Monday, January 2, 2012

Church and State

          Intolerance, scrutiny, and theocratic society all run rampant in The Crucible by Arthur Miller. In retaliation to the outrageous accusations of people being communists without any evidence, Republican U.S. Senator Joseph McCarthy was the figurehead of the Red Scare at its height. Similar to McCarthy and his followers, Miller expresses his distain towards McCarthy's fear mongering by using the setting of Salem, Massachusetts during the early 1600s to show that McCarthy's hunt for communists were no different than the witch hunts committed back more than three centuries ago. After reading through The Crucible, I was able to pull more ideas on how to make comparisons to the Church's rule in the past while also borrowing some characteristics from certain characters.
          During the time period of The Crucible, the Church spread its influence in all aspects of life and everyone was deemed either in support or against the Church. A completely black and white outlook with no room for grey areas. If you obeyed all the rules and established a good name for yourself, then your chances of going to heaven seemed that much more likely. Since religious laws were also society's laws, any who dabbled in scandalous behavior such as dancing or other forms of entertainment were looked down on and considered a bond with the devil. "You must understand, sir, that a person is either with this court or he must be counted against it, there be no road between. This is a sharp time, now, a precise time-we live no longer in the dusky afternoon when evil mixed itself with good and befuddled the world."(Act III, The Crucible, Arthur Miller). Like the Church, the Librarium views the world in the same black and white mindset. Any peasants who are openly against the Librarium are condemned to death and labeled a threat to the world's stability like how the Church would hang those who did not support the Church or its beliefs. The Librarium uses the Wings of Justice to conduct witch hunts of their own and considered the Librarium's most lethal and loyal force.
          In The Crucible, John Proctor is the protagonist and serves as the voice against the Church and ultimately the iron grip it holds society in. As the play progresses and the witch trials escalate and it becomes more apparent to Proctor and the audience that all of these trials are groundless and illogical, Proctor starts seeing how flawed the system is and in the end rebels against it. It comes to a turning point when Proctor loses all faith in the Church when they accept the word of the manipulative and insane antagonist Abigail Williams. "Show honor now, show them a stony heart and sink them with it!"(Act IV,  The Crucible, Arthur Miller). Once the protagonist of my story joins the Wings of Justice and is forced to kill innocent people, he starts realizing just how unfair and controlling the Librarium is in terms of magic and denying the peasants and ordinary citizens of the world to learn how to use it. Roland, my protagonist, ultimately  rebels against the Librarium and organizes a standing army to fight them.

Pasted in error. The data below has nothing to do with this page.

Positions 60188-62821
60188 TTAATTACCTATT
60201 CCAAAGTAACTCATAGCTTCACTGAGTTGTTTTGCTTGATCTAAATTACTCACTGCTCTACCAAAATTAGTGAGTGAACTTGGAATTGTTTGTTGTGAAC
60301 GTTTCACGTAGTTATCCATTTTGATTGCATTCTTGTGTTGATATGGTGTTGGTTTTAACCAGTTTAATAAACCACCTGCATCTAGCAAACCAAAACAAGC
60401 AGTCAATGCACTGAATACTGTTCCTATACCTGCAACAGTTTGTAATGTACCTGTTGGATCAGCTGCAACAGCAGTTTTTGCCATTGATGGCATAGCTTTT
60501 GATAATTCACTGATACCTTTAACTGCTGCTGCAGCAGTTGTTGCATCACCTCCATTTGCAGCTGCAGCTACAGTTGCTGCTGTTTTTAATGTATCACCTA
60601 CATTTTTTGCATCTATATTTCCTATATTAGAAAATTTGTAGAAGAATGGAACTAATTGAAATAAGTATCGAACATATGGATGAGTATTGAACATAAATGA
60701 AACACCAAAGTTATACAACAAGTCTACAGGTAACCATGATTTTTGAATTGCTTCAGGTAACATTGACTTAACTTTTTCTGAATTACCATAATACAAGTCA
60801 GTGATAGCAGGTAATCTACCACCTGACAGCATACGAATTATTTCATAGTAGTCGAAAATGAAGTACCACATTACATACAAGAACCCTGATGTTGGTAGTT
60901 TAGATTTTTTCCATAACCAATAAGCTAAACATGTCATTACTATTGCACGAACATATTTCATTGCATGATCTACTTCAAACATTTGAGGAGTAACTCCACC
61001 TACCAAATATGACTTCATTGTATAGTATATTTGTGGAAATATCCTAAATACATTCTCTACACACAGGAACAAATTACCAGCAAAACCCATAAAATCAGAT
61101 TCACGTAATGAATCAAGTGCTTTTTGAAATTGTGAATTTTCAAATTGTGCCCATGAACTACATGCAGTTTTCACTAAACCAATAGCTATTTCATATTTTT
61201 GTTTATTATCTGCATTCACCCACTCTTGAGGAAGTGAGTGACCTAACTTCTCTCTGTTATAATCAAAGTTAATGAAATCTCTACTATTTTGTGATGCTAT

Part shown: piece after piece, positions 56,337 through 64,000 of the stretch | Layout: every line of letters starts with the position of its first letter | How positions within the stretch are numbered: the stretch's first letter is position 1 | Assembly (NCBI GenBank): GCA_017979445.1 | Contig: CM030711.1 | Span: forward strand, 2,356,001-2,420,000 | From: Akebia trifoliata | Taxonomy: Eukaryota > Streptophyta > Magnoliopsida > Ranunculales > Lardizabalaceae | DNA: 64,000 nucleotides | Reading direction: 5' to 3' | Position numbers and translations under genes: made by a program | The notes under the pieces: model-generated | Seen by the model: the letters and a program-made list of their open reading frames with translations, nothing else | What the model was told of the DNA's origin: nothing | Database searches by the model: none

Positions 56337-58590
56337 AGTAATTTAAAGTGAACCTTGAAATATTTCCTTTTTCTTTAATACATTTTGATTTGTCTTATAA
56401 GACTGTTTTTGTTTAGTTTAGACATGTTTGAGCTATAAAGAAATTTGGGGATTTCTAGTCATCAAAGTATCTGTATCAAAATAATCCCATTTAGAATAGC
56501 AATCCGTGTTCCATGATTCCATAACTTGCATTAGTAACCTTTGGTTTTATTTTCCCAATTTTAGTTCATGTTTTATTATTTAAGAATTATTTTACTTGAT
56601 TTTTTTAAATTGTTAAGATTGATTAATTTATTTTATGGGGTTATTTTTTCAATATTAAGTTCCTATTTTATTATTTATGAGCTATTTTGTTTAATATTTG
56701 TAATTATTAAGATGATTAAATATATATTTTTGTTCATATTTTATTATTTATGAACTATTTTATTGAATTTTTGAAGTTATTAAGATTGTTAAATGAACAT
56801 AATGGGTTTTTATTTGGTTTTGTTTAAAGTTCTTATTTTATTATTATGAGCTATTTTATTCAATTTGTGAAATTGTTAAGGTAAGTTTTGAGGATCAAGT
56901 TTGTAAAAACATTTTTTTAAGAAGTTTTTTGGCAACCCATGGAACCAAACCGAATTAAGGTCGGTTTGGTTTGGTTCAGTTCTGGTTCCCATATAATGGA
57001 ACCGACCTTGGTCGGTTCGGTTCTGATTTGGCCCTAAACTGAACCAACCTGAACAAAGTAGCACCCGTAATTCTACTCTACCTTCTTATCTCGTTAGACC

News of the devil making its way into Salem reaches the surrounding towns and cities which brings the attention of those who have experience in dealing with witch trials, specifically Judge Danforth. Over the course of the play, Danforth becomes the ruling authority of the court in Salem and represent the Church's theocratic principles and authority. While he is by no means an idiotic man, Danforth would rather keep his well respected name rather than admit the trials as a sham and makes it clear that there can never be a middle ground in the Church's society. "Do you take it upon yourself to determine what this court shall believe and what it shall set aside?....This is the highest court of the supreme government of this province, do you know?"(Act III, The Crucible, Arthur Miller). The Librarium has no concern with the millions of refugees that scatter the entire world. All they really want is to try and find the most intelligent of these peasants and convert them to the Librarium's cause. The enthrallment of power and knowledge has been enough for the Librarium to have these recruits abandon contact with their families and friends. If they don't, the other option is death.
          The Crucible is exceptionally insightful play that has helped me gather new ideas and circumstances as I continue to work on my own story. I would recommend The Crucible to anyone interested in authoritarian governments or other oppressive regimes. This along with my other mentor texts can only benefit my final product!